So, I’ve had this strange idea that could be very cool.
Really, I’ve been playing around with building desktop-like applications, backed by Bash CGI-scripts, as you can see in the previous posts. I’ve re-implemented serious parts of the typical I/O interactions of shell scripts generically in CGI(read/write files, fifos, spawn commands, etc.), and applications in general, in CGI. This all got started from upgrading my LXC scripts to work in the browser, and they setup Linux containers(and VM’s!) in an automated way.
I’d even like to host a version of my scripts publicly, but that wouldn’t be safe(It’s basically a control panel for a server, after all).
But writing a lot of JS, and thinking about what parts of an application belong in the browser vs. the CGI-scripts has gotten me wondering:
Maybe we can just get an entire Linux VM in the browser(which I know is possible, because it’s been done before, I might even use those projects), that then can host the Website and my scripts for a cool demo?
This would leave you with a very sad Linux VM: Little memory, no networking, slow performance, etc. - Well, little memory and slow performance isn’t that bad, but no networking makes this VM kind of useless for anything serious. Also, it stops to exist once the user closes the browser tab. There are JS Linux VM’s out there that have network connectivity through a proxy and just limit you to one connection per IP and a few KB/s(but I really don’t want to become an ISP).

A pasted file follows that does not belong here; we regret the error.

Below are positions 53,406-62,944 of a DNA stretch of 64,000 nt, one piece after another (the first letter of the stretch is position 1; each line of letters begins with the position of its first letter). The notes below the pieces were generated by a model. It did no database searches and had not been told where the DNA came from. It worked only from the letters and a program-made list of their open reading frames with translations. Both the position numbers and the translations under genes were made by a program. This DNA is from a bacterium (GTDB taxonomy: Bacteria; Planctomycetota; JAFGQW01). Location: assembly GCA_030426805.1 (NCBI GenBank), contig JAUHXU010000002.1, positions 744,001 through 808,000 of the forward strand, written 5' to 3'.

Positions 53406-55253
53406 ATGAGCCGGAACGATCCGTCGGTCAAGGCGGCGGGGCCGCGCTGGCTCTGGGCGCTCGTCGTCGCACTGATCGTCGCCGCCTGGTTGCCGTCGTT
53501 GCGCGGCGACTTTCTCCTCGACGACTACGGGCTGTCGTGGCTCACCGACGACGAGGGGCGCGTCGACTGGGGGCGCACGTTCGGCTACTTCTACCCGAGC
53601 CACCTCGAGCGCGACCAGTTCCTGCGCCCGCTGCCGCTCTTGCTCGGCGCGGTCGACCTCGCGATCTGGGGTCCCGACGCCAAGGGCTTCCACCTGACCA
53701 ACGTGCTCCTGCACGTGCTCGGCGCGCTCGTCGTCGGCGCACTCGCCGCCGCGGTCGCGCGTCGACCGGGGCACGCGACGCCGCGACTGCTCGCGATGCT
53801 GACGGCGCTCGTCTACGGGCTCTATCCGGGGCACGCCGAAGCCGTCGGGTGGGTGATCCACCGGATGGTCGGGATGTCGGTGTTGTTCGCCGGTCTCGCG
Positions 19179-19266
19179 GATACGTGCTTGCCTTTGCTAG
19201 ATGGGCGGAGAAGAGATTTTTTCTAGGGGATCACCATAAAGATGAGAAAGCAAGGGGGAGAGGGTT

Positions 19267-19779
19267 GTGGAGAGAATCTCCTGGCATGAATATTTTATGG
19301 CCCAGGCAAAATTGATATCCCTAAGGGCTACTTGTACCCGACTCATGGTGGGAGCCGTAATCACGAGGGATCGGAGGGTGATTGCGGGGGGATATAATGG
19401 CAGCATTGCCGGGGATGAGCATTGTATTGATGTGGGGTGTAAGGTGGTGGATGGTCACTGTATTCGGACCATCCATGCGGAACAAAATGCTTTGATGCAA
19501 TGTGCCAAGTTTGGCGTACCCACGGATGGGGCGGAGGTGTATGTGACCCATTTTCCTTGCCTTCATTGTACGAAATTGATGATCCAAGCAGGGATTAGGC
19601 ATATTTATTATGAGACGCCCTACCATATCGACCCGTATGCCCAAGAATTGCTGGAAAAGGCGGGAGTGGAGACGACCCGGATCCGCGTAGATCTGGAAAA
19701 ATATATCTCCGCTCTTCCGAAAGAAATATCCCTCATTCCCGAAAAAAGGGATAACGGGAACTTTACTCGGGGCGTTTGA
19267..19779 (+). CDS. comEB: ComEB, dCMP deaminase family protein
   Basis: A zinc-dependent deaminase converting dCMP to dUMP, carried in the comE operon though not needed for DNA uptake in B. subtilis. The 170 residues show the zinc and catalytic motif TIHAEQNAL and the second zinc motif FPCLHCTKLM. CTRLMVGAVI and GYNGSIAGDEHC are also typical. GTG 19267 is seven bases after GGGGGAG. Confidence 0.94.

I think with some clever browser hacks, we can get some networking and some semblance of permanence.
The idea is this:
On tab close, pause/shutdown the VMs, then serialize the VMs, and send it peer-to-peer to another browser using WebRTC(peerjs).
This other browser could then continue to run the VM if trusted, or just store it’s state(possibly encrypted) for later.
You can return later and run your own VM again, or just access it remotely.
You could even network the running VMs together using the same WebRTC mechanism.
And as a side-effect(main-effect?) this could enable the completely free hosting of small (Linux) VMs that run in your browser, or in the browsers of others, with permanent(within limits) storage, and (limited) network access.
The idea is to always leave at least a single trusted, reachable browser-tab open somewhere, so your trusted VMs can have CPU time and internet access. You could easily provide that yourself from any browser tab(if possibly only for a limited time). And when you do that you could also host another VM for somebody else. Maybe you don’t want to be the exit-point of traffic for somebody else, but you could still host them if their traffic exits from another peer.
You could host from a desktop, phone, server or anything else that can open a webpage and has any internet connection(no dedicated IP needed, WebRTC + STUN/TURN).
Because basically all you need to do to participate is leave a tab open, and one can measure how long somebody has a tab open and how many VMs he hosts, one could calculate a leaderboard.
Maybe this could be something cool? What do you guys think? Could I get this done in the remainder of January? LET ME KNOW.